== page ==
5. If you're being questioned, the police are not your friend.
Maybe some people missed this in TV shows centered around law enforcement, but as one commenter helpfully pointed out, "cops can lie to you." They can, they will and they do. Police officers are allowed to make up anything they want in an effort to gather information from someone who could be a person of interest. The advice under this comment is to ask for a lawyer and invoke your right to remain silent.
6. How to spot an obvious scam.
You'd think if it was obvious then people wouldn't fall for it, but the truth is, scammers have been getting more and more clever. According to commenters, people have been posting about falling for scams that involve a fake astronaut and one where they send you money only for you to send it back, so in turn they send you a larger amount. There's even one where people call you and have more information than they should but then they demand you pay off your debt in Apple gift cards. Some of these may be really obvious to some people, but to others, fear kicks in and they do what they're told, which is what the scammers are banking on.
7. Accounting for the weight a semi-truck carries.
We've all seen it happen, someone cuts in front of a semi-truck and slows down or slams on brakes because they didn't realize there was a slower car in front of the truck. This is dangerous and can be deadly. One Reddit user is imploring people to know how long it takes for a semi-truck to stop and hundreds of others are nodding their heads in agreement.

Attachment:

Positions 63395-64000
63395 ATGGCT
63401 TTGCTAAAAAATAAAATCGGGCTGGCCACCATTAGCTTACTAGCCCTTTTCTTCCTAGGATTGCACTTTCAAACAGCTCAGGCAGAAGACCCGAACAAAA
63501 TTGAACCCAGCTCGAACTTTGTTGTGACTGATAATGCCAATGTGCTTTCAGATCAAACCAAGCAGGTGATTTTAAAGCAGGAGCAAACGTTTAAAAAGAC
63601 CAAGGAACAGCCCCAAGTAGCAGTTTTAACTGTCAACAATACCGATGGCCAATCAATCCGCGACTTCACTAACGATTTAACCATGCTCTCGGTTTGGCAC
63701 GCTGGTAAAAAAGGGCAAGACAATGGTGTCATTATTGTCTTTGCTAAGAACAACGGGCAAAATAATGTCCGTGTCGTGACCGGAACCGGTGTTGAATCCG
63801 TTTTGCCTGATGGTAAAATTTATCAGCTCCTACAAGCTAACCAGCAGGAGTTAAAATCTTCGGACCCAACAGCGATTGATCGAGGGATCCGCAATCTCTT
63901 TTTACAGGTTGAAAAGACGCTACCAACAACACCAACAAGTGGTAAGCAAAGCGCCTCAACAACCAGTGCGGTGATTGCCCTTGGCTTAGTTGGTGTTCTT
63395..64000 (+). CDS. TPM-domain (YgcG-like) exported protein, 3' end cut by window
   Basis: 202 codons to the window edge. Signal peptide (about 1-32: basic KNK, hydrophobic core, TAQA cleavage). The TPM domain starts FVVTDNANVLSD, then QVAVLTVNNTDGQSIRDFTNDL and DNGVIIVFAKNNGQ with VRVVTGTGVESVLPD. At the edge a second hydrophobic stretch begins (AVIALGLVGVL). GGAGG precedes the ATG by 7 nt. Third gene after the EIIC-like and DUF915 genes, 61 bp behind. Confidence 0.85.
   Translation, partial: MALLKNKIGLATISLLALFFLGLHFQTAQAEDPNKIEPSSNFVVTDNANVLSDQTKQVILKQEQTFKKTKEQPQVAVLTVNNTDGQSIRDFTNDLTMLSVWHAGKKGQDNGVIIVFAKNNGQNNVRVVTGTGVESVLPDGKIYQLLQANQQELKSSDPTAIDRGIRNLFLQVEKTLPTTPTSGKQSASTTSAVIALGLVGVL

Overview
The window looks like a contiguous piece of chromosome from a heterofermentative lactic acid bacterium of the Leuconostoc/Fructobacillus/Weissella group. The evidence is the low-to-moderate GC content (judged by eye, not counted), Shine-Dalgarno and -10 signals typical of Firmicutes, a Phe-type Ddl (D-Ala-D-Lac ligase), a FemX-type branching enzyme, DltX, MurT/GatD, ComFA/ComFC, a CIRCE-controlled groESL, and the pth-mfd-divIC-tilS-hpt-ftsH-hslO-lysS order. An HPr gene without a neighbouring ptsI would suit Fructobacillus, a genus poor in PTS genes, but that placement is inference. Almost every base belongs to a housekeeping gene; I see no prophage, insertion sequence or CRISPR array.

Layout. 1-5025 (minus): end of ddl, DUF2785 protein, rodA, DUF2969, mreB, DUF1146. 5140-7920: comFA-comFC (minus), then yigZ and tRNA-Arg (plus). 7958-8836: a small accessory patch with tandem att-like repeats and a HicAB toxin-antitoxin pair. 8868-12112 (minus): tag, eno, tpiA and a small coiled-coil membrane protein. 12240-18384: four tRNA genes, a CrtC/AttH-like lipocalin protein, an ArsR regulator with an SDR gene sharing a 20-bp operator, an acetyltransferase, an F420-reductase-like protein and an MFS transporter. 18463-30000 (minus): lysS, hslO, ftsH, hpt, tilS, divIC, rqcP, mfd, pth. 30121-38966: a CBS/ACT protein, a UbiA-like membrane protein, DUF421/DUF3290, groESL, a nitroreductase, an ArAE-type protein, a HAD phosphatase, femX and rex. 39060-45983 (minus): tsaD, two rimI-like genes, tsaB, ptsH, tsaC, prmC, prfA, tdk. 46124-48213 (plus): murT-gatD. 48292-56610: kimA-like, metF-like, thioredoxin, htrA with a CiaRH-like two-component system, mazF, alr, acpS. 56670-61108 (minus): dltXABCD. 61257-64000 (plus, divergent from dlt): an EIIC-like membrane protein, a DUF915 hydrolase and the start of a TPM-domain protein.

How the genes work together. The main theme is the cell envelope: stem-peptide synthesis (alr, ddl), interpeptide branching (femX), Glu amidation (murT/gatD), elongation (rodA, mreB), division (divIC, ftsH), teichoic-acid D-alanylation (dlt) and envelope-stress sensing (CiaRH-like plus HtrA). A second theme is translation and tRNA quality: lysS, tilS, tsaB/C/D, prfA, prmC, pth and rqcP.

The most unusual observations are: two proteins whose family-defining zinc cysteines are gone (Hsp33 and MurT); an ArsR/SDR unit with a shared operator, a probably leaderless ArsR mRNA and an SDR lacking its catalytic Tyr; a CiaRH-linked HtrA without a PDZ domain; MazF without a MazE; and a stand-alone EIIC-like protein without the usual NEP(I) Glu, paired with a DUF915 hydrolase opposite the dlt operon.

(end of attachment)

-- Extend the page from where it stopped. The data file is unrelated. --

8. How to tell if your food has gone bad.
Ahh, the old sniff test. One commenter used to work at a meat department and says he would regularly get phone calls from people asking how to tell if their food had gone bad. Though the person didn't have a "smellophone" to help answer the callers' questions, he does make a good point by saying everyone should know how to tell if their meat or food has gone past the point of no return.
9. Not all news online is real.
Remember back in the day when our parents were super skeptical of this wizardry known as the internet and would wag their finger saying "don't believe everything you read on the internet"? I do. The funny thing is, it was probably much safer to believe what was on the internet in the early days of the world wide web than it is now. Not all news sites are created equal and some sites deliberately put out false and inflammatory information. Deciphering what's true and untrue is a skill everyone should hone.
10. Evidenced-based reading should be focused more heavily on in high school.
Researching information on the internet isn't enough if you don't know how to search for and read scholarly peer-reviewed articles. Not only should you know how to read scholarly articles, but you should also know how to read the research included in the articles. The commenters feel that this skill will help people stay educated and better able to decipher truth in things shared online.
While some of these things may seem like common sense to you, they're not common sense to everyone. Hopefully someone learned something new today. If you want the nearly 30,000 responses, you can see them here.